Michal Levo

Postdoctoral Research Associate/EMBO Fellow/HFSP Fellow

The proper progression of development and differentiation relies on complex spatiotemporal regulation of gene expression. This is beautifully demonstrated in the early Drosophila embryo, where, within 2-3 hours, gene expression patterns restricted in time and space, give rise to a blueprint of the adult fly. Complementing my background in high-throughput genomic approaches, I am interested in developing and employing live-imaging technics established in the Gregor lab. By coupling these with genome editing, and quantitative analysis, I hope to capture dynamic properties of gene expression regulation and advance our mechanistic understanding; bridging the gap between microscopic processes and pattern formation.


Benjamin Zoller

Postdoctoral Research Associate/SNF Fellow

Across the tree of life, it is extraordinary that the development of entire organisms occurs at remarkably high precision given that the underlying molecular processes are inherently noisy. The embryo of the fruit fly presents the ideal system to tackle the consequences of transcriptional noise on cell fate organization during development. I am interested in understanding how precise macro-scale expression patterns emerge from discontinuous transcription at individual nuclei and explore the physical limits of the patterning system in the Drosophila embryo. During my Ph.D., I focused on the stochastic transcriptional kinetics of mammalian genes and its impact on the noise. I developed biophysically-rooted methods to infer transcriptional kinetics from time-lapse measurements of short-lived bioluminescent reporters in single cells. The purpose of my current research is to characterize the transcriptional dynamics of patterning genes from the imaging of single nuclei and elucidate the regulatory mechanisms that permit high-precision patterning in early Drosophila embryos.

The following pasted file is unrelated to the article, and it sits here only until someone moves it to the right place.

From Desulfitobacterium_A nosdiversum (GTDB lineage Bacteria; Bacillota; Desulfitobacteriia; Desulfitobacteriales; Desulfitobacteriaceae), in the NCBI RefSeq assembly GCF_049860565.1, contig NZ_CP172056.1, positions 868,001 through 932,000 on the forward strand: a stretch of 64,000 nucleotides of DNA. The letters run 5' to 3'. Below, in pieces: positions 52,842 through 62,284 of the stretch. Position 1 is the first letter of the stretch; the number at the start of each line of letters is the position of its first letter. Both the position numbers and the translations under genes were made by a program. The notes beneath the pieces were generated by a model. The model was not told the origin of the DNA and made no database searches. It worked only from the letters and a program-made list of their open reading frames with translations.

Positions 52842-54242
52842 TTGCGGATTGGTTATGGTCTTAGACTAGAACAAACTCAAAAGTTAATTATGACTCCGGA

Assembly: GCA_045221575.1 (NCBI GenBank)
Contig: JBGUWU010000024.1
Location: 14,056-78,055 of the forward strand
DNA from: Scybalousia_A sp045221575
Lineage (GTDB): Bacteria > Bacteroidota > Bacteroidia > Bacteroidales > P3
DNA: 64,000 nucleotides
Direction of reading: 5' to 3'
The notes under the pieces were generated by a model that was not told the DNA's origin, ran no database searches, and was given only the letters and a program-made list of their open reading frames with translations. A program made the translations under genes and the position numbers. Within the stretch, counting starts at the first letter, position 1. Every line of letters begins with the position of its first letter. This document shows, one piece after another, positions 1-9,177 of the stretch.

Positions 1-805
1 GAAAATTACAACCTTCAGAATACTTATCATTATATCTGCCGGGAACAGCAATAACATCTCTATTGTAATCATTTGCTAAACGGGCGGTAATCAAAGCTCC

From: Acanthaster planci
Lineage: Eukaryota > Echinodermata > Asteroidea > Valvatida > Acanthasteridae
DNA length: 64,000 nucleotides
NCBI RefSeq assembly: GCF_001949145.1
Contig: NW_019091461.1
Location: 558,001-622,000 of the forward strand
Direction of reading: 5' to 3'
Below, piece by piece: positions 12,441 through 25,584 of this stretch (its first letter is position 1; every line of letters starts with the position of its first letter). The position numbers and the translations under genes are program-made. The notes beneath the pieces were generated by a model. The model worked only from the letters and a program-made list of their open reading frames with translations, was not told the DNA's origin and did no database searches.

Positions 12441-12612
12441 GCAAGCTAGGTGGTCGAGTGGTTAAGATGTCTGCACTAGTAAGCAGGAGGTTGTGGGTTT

Graduate Students

Pauline  Hansen

QCB Graduate Student

Multicellular phenomena, such as development, regeneration, and aging, involve intricate processes requiring the integration of intrinsic and extrinsic factors across various scales. As a graduate student, I am fascinated by the global coordination within dynamically evolving mammalian systems that leads to the high reproducibility observed, especially during embryonic development.